Q: What was the worst moment for you in prison?
A: The worst was when the Court of Appeal in Chicago so cavalierly treated our case. We had a very strong appeal, as was ultimately demonstrated by the Supreme Court of the United States, and the chairman of the appellant panel would not allow my counsel to finish a sentence. It was the most disgraceful thing I have seen in a court in a serious country. I didn’t actually see it, but I heard the audio and I read the transcript. And it reminded me—not to be tendentious here—but it reminded me of these news films of the Nazi People’s Court after the attempt on Hitler’s life in July of 1944, where Judge Freisler shouted at the prisoner. It was a fantastic spectacle in what is generally a distinguished jurisdiction in Chicago and it was obvious that we had no chance in that court.
Q: Through the whole of this process, Conrad, you had some friends who left you and some who stuck beside you. I’m just going to give you some names. Henry Kissinger.
A: I’ve had a great reconciliation with him. I’d been here in New York for four months, and he went to some lengths to see me, and I told him what my objections were to what he’d done, and he . . .
Q: He failed to defend you after having called you on several occasions an indispensable pillar of his existence, I think that was the phrase.
A: Pillar of my life, but he said that and wrote that a number of times. And in fairness, unknown to me he wrote that to the trial judge. I didn’t ask him to write a letter, and I did not know until years later that he did write a letter.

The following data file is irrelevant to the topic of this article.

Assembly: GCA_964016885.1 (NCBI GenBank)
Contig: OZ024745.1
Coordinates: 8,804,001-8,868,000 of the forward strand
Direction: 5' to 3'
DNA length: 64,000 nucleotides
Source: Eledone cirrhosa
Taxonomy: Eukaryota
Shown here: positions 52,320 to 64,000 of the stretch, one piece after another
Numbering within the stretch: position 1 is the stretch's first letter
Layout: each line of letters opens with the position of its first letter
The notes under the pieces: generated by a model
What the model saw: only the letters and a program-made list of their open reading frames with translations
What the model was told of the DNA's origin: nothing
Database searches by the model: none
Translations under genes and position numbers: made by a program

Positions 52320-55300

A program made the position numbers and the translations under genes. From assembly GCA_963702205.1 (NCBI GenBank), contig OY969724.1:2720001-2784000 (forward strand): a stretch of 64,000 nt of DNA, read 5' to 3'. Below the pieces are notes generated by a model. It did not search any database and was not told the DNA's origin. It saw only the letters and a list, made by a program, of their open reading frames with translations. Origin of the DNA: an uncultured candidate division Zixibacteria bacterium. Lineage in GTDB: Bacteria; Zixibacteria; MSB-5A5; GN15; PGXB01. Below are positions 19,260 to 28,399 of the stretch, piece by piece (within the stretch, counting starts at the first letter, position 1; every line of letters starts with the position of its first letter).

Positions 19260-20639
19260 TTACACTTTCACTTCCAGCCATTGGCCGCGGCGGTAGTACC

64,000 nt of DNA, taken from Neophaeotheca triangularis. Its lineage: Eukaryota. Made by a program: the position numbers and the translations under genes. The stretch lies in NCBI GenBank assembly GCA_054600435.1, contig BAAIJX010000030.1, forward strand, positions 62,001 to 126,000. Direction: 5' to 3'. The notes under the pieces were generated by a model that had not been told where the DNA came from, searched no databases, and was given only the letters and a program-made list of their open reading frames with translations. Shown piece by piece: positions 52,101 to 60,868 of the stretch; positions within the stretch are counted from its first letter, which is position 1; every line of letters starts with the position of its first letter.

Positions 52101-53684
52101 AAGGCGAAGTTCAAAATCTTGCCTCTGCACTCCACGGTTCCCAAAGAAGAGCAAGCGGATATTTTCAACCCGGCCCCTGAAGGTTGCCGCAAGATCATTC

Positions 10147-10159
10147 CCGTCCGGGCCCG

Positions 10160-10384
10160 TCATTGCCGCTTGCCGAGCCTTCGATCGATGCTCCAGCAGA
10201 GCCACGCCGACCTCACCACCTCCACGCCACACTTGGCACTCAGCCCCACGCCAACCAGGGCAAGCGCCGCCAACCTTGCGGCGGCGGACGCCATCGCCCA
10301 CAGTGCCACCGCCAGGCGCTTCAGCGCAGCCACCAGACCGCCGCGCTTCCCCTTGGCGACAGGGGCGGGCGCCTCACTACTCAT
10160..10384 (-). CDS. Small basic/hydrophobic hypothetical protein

Q: So you say in the book that his failure to stand up for you was a wound that wouldn’t heal. That’s no longer the case?
A: No. In fact I altered the wording in the final version of the book. I did say the litmus test was if he thought I had committed crimes, and he said immediately, “I do not think you’ve committed crimes, and I never did.” And I said, “In that case I suggest that we put it all behind us and never speak of it again,” and that’s what’s happened. I see him quite often. I’m having dinner with him tomorrow.
Q: Elton John continued to be a great friend.
A: Magnificent, absolutely magnificent.
Q: David Radler was an associate for more than a quarter century, and then he turns on you and gives evidence against you. Surely you had to know what he was capable of.
A: So one would think, and I reproach myself for not having known. But I must say, in his defence, that for almost all of that time there was never the slightest sign that he was capable of either committing illegalities himself or inventing untruths to level against his associates as part of an activity to try and transfer blame from himself to others in order to get a reduced sentence for himself.
Q: Rupert Murdoch: do you still consider him the greatest media proprietor of all time, given his recent troubles?
A: Yes, but I’ve made it clear that my admiration for his talents as a media proprietor are not on either the standards that he has in presenting news or his own ethics. I was referring to his tremendous boldness in breaking the primitive print unions in Britain, and in breaking the triopoly of the three American television networks, and vertically integrating a film studio with a television network and then being a pioneer in satellite television. But he’s always been a tabloid man, he personally is a complete cynic. I’ve often said that his political philosophy is in that cartoon show that his company produces, The Simpsons. I mean, the people are idiots and all politicians are crooks, and that’s how Rupert sees the world.